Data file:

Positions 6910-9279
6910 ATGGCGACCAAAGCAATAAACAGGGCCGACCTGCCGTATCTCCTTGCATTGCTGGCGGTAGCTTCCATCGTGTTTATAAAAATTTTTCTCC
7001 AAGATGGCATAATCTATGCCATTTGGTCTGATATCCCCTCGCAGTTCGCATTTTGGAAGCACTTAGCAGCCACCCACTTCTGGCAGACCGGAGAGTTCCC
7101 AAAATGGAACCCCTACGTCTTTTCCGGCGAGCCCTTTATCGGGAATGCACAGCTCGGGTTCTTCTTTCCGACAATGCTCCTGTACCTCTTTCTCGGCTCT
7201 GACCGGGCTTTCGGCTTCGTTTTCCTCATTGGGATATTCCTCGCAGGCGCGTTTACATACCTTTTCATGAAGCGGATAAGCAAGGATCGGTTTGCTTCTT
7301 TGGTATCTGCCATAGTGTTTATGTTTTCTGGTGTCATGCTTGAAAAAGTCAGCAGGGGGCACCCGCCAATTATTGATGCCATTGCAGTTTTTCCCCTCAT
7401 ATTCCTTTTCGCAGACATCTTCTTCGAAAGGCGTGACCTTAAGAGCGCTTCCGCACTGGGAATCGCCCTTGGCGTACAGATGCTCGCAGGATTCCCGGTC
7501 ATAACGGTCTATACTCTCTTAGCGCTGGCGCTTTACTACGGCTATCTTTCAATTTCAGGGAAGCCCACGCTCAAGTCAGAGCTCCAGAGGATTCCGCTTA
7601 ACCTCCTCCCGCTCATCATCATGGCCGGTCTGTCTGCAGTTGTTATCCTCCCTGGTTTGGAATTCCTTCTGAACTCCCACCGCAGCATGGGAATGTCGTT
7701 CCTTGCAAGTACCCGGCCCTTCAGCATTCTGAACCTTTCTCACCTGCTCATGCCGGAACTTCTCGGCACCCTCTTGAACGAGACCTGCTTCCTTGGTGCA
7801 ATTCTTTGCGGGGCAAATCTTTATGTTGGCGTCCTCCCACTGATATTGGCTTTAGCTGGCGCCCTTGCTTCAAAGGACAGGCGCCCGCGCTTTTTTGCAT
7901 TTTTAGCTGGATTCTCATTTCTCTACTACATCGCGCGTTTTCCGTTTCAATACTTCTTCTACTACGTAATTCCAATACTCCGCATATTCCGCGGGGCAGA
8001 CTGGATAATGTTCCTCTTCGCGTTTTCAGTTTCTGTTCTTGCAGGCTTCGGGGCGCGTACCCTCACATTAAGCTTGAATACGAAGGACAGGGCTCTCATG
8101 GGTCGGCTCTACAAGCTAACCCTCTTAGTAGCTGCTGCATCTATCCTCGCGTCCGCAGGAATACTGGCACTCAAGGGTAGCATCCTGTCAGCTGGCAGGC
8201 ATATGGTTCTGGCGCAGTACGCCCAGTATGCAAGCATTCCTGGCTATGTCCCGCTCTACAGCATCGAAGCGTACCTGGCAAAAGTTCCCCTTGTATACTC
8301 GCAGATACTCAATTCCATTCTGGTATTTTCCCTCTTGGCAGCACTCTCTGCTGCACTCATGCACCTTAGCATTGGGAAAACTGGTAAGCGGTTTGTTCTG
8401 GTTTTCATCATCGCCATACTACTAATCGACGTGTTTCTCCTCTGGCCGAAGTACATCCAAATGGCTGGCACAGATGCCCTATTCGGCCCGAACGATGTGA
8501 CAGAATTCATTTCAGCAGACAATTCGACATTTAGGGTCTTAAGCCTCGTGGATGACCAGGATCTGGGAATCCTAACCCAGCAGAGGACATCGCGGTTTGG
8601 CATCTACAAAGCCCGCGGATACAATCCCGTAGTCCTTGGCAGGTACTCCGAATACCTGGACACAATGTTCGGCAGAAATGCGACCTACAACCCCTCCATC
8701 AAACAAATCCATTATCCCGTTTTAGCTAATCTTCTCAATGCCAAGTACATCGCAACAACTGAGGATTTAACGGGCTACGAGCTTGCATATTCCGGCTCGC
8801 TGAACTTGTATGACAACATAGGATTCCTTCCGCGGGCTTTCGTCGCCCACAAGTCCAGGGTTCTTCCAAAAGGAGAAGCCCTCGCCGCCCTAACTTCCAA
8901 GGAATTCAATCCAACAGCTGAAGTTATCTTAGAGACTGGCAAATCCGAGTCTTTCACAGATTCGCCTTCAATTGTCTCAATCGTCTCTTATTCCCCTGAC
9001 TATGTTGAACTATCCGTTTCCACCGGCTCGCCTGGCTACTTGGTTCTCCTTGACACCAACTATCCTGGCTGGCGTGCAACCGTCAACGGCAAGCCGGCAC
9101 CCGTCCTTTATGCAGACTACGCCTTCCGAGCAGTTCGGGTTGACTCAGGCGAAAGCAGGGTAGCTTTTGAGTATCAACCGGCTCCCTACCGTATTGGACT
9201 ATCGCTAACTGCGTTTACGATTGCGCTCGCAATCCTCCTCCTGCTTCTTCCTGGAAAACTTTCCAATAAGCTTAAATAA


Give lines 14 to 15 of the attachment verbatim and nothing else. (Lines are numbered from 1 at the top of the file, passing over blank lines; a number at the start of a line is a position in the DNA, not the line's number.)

8101 GGTCGGCTCTACAAGCTAACCCTCTTAGTAGCTGCTGCATCTATCCTCGCGTCCGCAGGAATACTGGCACTCAAGGGTAGCATCCTGTCAGCTGGCAGGC
8201 ATATGGTTCTGGCGCAGTACGCCCAGTATGCAAGCATTCCTGGCTATGTCCCGCTCTACAGCATCGAAGCGTACCTGGCAAAAGTTCCCCTTGTATACTC